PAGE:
Bare patches of dirt are something any keeper of natural grass athletic fields typically wants to avoid. Given economic and environmental concerns, however, San Jose's Parks and Recreation Commission is considering whether entire dirt fields are a viable alternative to traditional soccer fields.
The assistant director of parks, recreation and neighborhood services, Matt Cano, told Mercury News that the city had no intention of converting grass fields into dirt surfaces. And also he cautioned that any dirt field would have to be embraced by the local neighborhood or community.
Rick Simons, the fields director for South San Jose Youth Soccer League, doesn’t think the dirt alternative is a good idea, stating, "It looks like Third World countries."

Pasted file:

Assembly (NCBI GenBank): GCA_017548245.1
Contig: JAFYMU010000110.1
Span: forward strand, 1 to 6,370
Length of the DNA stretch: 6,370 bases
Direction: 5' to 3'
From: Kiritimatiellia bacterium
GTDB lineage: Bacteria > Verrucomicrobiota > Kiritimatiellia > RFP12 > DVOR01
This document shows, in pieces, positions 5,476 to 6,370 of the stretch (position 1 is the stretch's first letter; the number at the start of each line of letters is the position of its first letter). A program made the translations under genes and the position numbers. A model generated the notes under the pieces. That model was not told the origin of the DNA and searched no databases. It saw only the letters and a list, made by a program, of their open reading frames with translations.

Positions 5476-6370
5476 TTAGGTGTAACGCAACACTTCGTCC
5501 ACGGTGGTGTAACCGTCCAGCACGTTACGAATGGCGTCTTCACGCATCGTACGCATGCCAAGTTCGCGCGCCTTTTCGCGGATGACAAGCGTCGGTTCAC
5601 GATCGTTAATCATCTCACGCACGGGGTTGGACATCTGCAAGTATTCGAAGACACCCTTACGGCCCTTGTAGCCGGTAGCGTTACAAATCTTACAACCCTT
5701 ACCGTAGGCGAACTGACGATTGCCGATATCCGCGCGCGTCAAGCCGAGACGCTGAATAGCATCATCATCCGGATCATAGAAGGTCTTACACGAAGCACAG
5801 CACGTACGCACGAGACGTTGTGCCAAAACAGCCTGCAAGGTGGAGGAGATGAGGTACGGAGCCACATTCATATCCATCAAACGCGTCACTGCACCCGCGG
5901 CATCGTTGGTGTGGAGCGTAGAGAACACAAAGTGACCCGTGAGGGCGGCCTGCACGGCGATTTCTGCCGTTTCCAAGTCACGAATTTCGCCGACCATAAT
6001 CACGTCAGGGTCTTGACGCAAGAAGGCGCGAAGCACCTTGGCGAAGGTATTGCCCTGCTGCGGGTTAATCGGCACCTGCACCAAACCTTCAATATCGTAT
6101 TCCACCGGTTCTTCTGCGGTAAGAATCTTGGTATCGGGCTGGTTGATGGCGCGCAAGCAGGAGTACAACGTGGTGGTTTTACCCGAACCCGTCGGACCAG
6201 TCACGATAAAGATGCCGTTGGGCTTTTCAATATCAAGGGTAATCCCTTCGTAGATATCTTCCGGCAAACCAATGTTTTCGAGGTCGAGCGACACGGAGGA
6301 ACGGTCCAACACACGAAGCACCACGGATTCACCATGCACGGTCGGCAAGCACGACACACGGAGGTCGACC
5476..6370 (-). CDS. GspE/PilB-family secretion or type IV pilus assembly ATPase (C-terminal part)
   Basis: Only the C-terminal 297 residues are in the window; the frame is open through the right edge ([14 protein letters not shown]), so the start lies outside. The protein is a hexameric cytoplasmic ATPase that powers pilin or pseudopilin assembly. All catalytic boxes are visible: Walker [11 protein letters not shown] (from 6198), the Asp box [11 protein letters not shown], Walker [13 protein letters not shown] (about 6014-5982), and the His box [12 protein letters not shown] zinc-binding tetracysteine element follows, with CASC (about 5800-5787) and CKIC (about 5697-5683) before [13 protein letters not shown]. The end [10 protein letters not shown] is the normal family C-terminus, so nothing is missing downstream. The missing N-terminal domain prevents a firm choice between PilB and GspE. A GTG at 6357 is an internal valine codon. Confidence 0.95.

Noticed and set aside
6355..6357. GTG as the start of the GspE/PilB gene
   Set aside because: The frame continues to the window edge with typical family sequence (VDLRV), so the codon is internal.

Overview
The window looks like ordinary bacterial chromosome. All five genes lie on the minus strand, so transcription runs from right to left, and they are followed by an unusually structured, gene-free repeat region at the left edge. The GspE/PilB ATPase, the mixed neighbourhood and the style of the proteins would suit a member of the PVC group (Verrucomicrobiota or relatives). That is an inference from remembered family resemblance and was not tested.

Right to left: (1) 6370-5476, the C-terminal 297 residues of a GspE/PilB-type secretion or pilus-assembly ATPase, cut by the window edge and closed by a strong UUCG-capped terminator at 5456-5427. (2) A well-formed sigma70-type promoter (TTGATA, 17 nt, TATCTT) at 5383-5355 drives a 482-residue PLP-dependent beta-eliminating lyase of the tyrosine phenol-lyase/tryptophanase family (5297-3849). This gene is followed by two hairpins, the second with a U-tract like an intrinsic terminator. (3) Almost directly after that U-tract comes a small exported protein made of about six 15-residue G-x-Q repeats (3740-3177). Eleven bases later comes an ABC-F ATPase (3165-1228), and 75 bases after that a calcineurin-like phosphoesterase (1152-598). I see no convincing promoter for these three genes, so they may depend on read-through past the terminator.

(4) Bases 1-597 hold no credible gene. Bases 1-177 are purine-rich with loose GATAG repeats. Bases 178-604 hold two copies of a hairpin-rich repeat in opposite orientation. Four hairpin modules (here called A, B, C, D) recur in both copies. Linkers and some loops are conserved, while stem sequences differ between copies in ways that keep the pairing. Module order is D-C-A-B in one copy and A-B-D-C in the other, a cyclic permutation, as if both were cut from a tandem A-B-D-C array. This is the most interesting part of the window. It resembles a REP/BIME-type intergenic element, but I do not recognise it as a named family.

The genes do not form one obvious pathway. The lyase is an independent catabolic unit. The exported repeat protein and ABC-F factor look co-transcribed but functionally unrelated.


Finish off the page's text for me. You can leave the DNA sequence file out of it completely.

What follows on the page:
Indeed, that's partially what inspired the idea. Many of the world's top soccer players grew up playing on dirt fields in poor countries. That's not to say that such fields don't come with a cost. A dirt field with engineered soil would cost about $880,000 to build. In comparison, grass fields cost about $370,000, and synthetic turf about $1.4 million, according to the city.
Yearly maintenance can offset the initial cost -- maintenance of a dirt field would be about $30,000, grass costs $68,000 and artificial turf only $15,000.
The biggest complaint against the alternate fields is that dirt fields will fundamentally change game. Many believe that the pace of the game would speed up, and allow youth leagues to employ more aggressive tactics, potentially resulting in more injuries.
The city's report on the alternative sports fields does acknowledge a possible increase in injuries as well as laying out the costs dirt, grass and synthetic turf fields.
>The dirt fields will be a topic of discussion at a parks and recreation commission meeting this week.